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Bomber decoys and deception

Decoys and deception were extremely important already in WW2. Since it was almost impossible to stop the bombers from getting through the next best thing was to make them bomb the wrong target, preferably a fake one. Another way was to have the enemy guess wrong and divert fighter units to the wrong place. This was done in all theatres of war. The Q-sites in England, the “Scheinanlages” in Germany an even a lot in the US.

I have made a video on that subject - Search for Historiespanarna on YouTube and there it is: "Fake targets - Bomber decoys and deception" with some lesser known facts that I hope you will enjoy! And you will probably teach me something new...:
 
I've spent years trying to determine the location of the decoy airfield for Ridgewell in N Essex . Any ideas ?
 
I've spent years trying to determine the location of the decoy airfield for Ridgewell in N Essex . Any ideas ?

This you have probably seen?

A Second World War bombing decoy at Stambourne that was built to deflect enemy bombing from Royal Air Force Debden airfield. It was later used as a decoy for Royal Air Force Ridgewell airfield. This was a 'Q-type' night decoy, which displayed a sequence of lights to simulate an active airfield. The site included an earth-covered bunker that housed the generator and provided shelter for the crew who manned the decoy. The Stambourne site is referenced as being in use between June 1940 and August 1942. By the 1980s the site had been given over to agricultural use and no features of the decoy survive. A further bombing decoy site for Royal Air Force Ridgewell was located at Poslingford.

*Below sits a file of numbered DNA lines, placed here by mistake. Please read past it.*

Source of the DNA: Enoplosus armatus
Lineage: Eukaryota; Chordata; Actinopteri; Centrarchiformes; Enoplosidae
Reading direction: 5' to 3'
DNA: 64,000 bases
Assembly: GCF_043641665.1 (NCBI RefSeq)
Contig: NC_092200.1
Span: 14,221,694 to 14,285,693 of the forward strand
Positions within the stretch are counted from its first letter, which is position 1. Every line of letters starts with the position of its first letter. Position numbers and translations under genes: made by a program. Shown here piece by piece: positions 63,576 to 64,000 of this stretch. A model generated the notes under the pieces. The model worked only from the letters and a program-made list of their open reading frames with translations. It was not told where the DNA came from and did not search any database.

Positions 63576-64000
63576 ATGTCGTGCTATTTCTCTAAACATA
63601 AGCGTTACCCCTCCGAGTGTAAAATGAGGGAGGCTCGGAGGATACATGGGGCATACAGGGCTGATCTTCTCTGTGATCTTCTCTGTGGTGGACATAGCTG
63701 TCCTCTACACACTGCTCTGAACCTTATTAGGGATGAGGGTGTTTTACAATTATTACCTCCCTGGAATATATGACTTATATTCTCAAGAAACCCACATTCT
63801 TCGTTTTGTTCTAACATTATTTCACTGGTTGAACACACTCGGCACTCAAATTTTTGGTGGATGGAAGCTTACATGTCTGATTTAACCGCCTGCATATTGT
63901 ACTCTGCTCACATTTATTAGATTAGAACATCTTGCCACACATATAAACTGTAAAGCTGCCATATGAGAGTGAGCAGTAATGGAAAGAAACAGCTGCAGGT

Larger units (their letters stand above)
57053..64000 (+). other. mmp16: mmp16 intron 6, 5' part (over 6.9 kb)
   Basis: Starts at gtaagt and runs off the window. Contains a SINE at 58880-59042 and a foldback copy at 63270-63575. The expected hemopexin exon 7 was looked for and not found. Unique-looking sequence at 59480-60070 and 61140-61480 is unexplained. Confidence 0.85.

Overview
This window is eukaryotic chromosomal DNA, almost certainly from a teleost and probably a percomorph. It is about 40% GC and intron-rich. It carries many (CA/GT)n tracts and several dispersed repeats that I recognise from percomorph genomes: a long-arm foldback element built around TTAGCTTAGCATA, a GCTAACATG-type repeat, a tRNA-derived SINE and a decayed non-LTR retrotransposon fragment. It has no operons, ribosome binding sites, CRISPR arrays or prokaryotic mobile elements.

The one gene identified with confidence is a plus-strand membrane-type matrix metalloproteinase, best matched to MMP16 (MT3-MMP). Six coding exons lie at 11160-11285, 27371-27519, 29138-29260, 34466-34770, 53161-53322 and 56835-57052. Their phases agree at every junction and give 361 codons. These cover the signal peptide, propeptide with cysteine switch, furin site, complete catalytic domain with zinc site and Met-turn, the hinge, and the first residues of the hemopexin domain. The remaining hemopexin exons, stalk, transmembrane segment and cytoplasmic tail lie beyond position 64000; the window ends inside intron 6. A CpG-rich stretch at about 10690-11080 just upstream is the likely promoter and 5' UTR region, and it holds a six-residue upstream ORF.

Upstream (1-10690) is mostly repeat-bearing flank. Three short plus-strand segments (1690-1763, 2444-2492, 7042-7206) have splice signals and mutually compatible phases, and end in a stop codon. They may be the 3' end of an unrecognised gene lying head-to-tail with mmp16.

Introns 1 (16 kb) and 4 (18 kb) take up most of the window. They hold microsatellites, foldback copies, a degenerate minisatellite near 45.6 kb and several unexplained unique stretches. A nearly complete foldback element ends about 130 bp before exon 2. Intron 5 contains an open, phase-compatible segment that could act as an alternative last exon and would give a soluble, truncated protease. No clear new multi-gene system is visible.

A Second World War 'Q-type' bombing decoy located at Stambourne (TL 727 394). It was constructed to deflect enemy bombing from RAF Debden, and later also used for RAF Ridgewell. It is referenced as being active between 19-JUN-1940 and 12-AUG-1942. (1)

NGR concords with that given in source 1. (3)

Essex SMR number for this decoy is 20304. An earth-covered bunker housed the generator the the lighting of the 'Q-type' decoy, which also provided shelter for the decoy crew. (4)

A further bombing decoy for RAF Ridgewell was located at Poslingford. (5)

Found at: Pastscape - Detailed Result: AIRFIELD BOMBING DECOY Q40A
 
Epping forest was used as a major decoy site I believe.

Until the late 1970s the TA EOD squadrons would train by searching, excavating and neutralising live German bombs, until the practice was stopped. Still a lot there, as I imagine there will be on these other sites.
 

HCL

War Hero
Epping forest was used as a major decoy site I believe.

Until the late 1970s the TA EOD squadrons would train by searching, excavating and neutralising live German bombs, until the practice was stopped. Still a lot there, as I imagine there will be on these other sites.

If it was a live bomben, it was typical of the 70s MOD not to pay the full rate for defusing it by calling it a training ex.
Don't suppose they've changed much in that regard since my day, the tight fisted s0ds.
 

AlienFTM

MIA
Book Reviewer
Has anybody mentioned the BBC during the V2 raids, announcing that Hatfield etc were taking a hammering so the Germans changed the angles and they started blowing the sh¡t out of largely unpopulated Kent fruit orchards?